It makes me sad to be a scientifically educated) conservative.




    0



    0
  5. Steve says:

    jjens,

    While agreement in the sense that people hold the same beliefs on a scientific issue are to some degree important they aren’t the only thing, and are a side benefit if anything. What science is about is data and sound analysis. To that end sharing data and providing access to source code for statistical and numerical analysis is a necessary step towards both good science and agreement. Yet here you are hectoring “conservative” to “get with it” with out clearly understanding what I’ve written.

    I think the scientific flow now favors anthropogenic warming.

    I would tend to say there is alot of validity to this…if they were willing to share their data even with the naysayers. You are making no sense here. Fine the opponents of global warming are “conservative”, whatever that means, but that still does nothing to obviate the point of my post here.




    0



    0
  6. jjens says:

    You may be completely correct that they should share, and not lose, their data for the Hockey Stick.

    But I don’t think that is the big picture. I think the big picture is captured by this simple story: The IPCC came up with their study of global warming. The Bush adminstration wasn’t sure if they should trust it, so they asked the National Academy of Sciences to review it. The NAS ceratinly knows “what science is about is data and sound analysis.” The NAS agreed with the IPCC study.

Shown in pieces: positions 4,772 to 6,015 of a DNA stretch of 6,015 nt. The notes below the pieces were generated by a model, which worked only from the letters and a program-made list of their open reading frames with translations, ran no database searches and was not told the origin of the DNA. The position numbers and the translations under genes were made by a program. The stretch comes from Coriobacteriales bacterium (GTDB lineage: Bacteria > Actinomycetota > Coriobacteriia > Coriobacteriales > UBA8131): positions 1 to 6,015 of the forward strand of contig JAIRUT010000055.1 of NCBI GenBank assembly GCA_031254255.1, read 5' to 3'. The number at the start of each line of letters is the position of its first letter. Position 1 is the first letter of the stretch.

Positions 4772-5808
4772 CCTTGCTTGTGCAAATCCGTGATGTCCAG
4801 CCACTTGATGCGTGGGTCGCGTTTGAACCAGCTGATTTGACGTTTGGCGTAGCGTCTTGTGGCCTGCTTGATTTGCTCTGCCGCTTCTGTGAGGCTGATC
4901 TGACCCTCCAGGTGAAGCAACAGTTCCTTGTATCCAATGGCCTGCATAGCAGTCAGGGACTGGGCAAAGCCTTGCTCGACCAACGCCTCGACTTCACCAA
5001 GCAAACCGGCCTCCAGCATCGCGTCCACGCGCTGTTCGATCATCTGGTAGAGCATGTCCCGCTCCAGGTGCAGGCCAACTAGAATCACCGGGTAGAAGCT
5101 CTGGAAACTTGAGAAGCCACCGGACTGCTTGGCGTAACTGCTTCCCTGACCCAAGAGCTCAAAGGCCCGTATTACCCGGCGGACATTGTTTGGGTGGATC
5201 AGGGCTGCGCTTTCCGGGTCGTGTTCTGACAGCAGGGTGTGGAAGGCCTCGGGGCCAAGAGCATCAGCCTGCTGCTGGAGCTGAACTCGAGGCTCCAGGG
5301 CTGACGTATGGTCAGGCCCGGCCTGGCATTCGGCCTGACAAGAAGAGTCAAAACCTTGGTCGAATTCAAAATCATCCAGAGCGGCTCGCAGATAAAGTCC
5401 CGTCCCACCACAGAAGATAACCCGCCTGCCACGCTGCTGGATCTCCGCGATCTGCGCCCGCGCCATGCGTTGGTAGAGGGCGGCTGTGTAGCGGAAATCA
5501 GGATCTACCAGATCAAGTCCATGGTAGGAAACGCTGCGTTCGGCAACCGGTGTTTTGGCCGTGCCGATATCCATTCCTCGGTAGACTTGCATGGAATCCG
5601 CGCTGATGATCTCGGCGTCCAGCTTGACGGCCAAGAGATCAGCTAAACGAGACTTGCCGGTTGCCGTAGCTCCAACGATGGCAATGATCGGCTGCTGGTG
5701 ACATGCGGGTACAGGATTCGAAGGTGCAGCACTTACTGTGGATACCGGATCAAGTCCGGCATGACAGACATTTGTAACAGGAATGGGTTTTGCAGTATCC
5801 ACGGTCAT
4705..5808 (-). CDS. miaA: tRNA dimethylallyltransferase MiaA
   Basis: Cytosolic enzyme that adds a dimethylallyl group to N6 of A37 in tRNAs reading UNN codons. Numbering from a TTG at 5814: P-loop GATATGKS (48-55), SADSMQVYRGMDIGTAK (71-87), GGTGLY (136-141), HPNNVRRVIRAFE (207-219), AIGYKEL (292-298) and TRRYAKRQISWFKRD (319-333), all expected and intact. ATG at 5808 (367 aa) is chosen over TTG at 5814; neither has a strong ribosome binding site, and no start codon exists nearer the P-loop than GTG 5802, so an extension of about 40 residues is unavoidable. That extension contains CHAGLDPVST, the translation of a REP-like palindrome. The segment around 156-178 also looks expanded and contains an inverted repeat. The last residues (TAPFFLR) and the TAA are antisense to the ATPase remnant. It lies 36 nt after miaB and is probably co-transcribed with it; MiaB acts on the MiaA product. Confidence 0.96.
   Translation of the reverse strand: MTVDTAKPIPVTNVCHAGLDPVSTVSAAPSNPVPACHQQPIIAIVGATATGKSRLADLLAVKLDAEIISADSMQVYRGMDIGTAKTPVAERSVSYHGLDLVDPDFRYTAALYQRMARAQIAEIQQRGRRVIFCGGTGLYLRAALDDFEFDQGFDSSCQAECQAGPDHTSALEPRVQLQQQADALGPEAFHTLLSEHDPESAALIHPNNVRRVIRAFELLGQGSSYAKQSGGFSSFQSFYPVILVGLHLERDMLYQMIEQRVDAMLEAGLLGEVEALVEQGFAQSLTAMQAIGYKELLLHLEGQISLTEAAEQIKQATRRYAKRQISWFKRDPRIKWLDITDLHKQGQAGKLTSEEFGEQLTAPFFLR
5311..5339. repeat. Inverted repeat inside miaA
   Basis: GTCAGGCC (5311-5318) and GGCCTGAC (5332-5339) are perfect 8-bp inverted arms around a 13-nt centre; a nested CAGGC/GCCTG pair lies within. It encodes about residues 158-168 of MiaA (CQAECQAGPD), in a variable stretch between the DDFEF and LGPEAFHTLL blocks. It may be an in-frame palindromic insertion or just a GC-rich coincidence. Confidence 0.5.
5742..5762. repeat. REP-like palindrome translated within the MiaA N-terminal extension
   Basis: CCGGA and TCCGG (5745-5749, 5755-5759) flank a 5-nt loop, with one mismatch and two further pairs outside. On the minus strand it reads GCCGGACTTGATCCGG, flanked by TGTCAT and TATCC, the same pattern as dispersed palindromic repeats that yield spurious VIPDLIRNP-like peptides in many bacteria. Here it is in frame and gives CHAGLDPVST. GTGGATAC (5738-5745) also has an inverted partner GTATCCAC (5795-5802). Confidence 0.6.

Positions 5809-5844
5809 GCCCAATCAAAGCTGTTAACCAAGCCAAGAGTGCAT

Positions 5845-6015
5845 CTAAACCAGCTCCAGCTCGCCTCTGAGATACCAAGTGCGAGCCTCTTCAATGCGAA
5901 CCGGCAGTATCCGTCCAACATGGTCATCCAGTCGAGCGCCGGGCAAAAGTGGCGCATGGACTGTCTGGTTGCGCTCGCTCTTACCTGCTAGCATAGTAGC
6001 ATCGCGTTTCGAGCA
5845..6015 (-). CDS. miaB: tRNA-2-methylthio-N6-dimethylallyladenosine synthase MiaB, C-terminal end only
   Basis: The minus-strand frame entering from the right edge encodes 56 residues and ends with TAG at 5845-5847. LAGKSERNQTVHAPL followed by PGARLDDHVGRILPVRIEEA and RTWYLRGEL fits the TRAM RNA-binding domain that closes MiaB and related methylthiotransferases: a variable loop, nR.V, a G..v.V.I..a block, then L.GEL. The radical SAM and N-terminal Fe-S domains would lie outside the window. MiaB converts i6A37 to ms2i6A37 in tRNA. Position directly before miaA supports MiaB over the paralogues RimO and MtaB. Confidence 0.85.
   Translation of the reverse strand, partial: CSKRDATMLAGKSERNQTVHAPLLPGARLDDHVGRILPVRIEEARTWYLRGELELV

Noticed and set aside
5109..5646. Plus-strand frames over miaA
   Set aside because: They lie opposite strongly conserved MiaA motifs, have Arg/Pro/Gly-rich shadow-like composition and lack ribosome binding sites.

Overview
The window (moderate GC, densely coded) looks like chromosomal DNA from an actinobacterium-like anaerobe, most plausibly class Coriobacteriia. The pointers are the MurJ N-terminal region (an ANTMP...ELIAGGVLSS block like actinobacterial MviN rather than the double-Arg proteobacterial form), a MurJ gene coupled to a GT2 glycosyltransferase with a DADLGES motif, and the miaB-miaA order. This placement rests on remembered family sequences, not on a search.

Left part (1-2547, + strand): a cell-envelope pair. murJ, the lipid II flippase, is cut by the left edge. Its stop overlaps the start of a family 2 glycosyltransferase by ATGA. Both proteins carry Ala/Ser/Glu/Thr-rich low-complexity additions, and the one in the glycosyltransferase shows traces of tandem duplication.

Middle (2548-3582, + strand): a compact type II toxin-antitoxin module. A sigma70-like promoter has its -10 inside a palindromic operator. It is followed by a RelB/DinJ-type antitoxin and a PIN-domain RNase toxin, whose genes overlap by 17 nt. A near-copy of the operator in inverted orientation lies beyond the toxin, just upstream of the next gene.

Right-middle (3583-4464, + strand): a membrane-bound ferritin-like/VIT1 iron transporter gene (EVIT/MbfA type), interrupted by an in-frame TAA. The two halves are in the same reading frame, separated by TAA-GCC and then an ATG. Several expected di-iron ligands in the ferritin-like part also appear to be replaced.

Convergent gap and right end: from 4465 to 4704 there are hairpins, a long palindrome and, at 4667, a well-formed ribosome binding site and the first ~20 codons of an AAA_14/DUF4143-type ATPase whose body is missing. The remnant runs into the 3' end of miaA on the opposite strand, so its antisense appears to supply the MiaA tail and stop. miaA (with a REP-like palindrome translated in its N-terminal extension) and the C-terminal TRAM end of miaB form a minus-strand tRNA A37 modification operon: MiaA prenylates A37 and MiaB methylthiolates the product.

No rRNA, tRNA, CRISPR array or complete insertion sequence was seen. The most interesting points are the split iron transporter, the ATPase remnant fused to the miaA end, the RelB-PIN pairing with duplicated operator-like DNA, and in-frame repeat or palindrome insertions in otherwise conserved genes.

That is more than “some scientists” and that is why I think this is “conservatives” versus “science” itself.

    Sites like this one raise whatever point issues they think will continue the fight, rather than accept the NAS conclusions and talk about solutions.

    I think that amounts to a politically motivated rejection of science.




    0



    0
  7. John Anderson says:

    anthropogenic warming may or may not be occuring. I do think man has some effect – but not (generally) to the extent claimed. And the “hockey stick” has problems on the face of it – the Medieval Warm and the Little Ice Age do not show up (and they use data from 1900-2000 while oddly in the Seventies data from 1850-1968 [including the so-important 1940-1955 “warming”] was used to warn of a coming ice age). At first, this was defended as being because they were, supposedly, only European or North Atlantic phenomena, but later data from sites in South America, China, and elsewhere showed them too – begging the question, if the only data Mann and others had were “North Atlantic” how did they decide to ignore those periods as only “North Atlantic” without data?